“I had to pay like £40 ($50) for like a police check they want,” continued Stewart. “Another £40 pound for a visa, a couple pounds here and there to get photos done. Had to pay out a grand for my medicals. It’s so much money man. I mean, I’ve got to pay for my team to come over to Brazil, which they take out my purse. So, a lot money goes into it.”

For these reasons Stewart said, “The wedding won’t be just yet, but it’ll be soon, very soon.”

Despite the concerns over costs Stewart enforced that he is extremely excited to fight for the UFC. So excited, that it didn’t make a difference to him where he had to fight.

“The country [where I fight] doesn’t bother me,” explained Stewart. “Others say it’s good, everyone else takes it bigger than what I take it for. They’re like, ‘Oh my god, you’re fighting in Brazil, I wish I could do that.’ I’m just like, ‘Ok, it’s just another country.’ I’m still fighting in the same cage.”

Stewart’s attitude to being in Brazil extends to the his feelings about performing in front of a famously rabid (and partisan) crowd. Asked how he felt about fighting in front of an audience who will be heavily favoring his opponent, Stewart had an adversarial answer.

“I’m looking forward to that man. The more aggressive they are the more their man gets beat up. So, it’s not a problem.”

The crowd’s man in this fight will be Francimar Barroso (18-5), who last fought at UFC Fight Night 87 (losing to Nikita Krylov).

Stewart isn’t exactly impressed by what he’s seen in the 36-year-old Brazilian’s previous UFC contests. “He’s the same for all five fights, he hasn’t changed,” said Stewart. “So, I don’t see him changing for this fight, but I still go in there thinking he’s better than what I think.”

Having finished his last two fights with punches, Stewart (whose nickname refers to him knocking an opponent’s teeth out in an amateur fight) believes onlookers can expect to see a knockout, even if that’s not part of his game-plan.

“I don’t look for the knockout,” said Stewart. “If you look for the knockout, you’re doing it wrong. You just fight and you hope for the best, and when I do that I knock people out. I never felt I was going to knock them out, it’s just what I’m used to, it just happens. If it’s there, it’s there, if it’s not, it’s not.”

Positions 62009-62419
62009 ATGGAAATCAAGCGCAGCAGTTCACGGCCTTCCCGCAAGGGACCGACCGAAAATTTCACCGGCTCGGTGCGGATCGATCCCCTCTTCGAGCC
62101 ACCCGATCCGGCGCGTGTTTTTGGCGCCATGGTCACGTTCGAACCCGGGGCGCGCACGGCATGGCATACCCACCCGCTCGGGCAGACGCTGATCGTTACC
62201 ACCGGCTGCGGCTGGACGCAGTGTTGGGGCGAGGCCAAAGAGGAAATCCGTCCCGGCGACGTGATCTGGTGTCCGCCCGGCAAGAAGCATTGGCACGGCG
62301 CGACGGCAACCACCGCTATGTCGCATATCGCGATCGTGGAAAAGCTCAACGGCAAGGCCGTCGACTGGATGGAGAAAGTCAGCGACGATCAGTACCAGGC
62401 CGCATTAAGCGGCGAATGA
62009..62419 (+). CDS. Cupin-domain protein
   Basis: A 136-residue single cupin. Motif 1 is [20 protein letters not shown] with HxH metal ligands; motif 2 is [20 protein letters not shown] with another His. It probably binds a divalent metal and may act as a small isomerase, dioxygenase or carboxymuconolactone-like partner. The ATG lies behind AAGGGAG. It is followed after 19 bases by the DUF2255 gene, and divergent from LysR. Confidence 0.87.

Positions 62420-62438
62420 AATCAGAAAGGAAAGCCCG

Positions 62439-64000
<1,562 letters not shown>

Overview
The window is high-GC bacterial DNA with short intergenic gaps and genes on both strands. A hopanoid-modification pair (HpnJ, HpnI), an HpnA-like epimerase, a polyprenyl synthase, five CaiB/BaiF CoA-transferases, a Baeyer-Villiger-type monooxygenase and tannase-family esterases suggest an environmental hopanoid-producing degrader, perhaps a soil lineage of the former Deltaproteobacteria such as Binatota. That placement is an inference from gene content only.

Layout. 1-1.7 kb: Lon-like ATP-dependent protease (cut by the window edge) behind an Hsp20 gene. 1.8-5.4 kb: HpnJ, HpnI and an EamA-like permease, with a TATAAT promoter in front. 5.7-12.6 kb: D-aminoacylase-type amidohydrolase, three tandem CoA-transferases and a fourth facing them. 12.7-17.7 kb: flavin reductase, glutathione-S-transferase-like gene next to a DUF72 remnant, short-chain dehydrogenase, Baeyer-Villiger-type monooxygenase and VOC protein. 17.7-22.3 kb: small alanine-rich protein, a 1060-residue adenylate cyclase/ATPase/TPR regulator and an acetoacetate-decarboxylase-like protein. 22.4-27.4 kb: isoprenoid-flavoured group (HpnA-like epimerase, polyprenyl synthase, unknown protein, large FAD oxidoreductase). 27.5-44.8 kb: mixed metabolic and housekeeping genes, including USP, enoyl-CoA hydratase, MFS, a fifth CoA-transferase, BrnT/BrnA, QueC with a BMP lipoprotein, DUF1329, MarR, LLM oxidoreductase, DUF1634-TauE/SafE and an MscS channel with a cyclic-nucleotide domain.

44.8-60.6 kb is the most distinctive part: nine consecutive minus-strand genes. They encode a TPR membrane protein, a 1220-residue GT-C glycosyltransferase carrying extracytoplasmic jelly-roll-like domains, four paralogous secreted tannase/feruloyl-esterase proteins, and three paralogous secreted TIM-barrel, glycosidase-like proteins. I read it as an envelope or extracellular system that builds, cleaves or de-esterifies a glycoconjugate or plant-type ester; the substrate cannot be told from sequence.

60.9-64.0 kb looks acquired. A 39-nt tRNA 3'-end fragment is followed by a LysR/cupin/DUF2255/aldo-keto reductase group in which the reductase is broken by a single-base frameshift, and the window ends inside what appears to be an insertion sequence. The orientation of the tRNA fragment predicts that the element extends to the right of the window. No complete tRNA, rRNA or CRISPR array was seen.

‘If it’s there, it’s there’ can also sum up Stewart’s feelings regarding whether or not a large audience tunes in to watch him open the show on Saturday night. The light heavyweight (who will likely move down to middleweight after this fight) balked at the opportunity to hype his fight. Instead he was honest, and realistic about the interest he could generate on the prelims.

“I don’t know, I’m not really that big headed man,” stated Stewart. “If they watch me, they watch me. I’d love people to watch me because if they do watch me, look out for a good show, but if you don’t, it’s no biggie. I’ve been that way for the last twelve fights. So I don’t wanna say, ‘Yeah look out for me, I’m the best,’ if I’m only gonna be fighting on the prelims. If I was on the main card or something I’d say, ‘Yeah, look out for me,’ but if you don’t see me it’s not a problem.”

However, Stewart did offer some insight into what you might to see, should you bother with his fight. “Look out for my aggressiveness, speed, power, possibly a finish. If you do look out for me on the prelims.”

You can check out Stewart versus Barroso at UFC Fight Night: Bader vs. Nogueira 2 this Saturday night on FS1.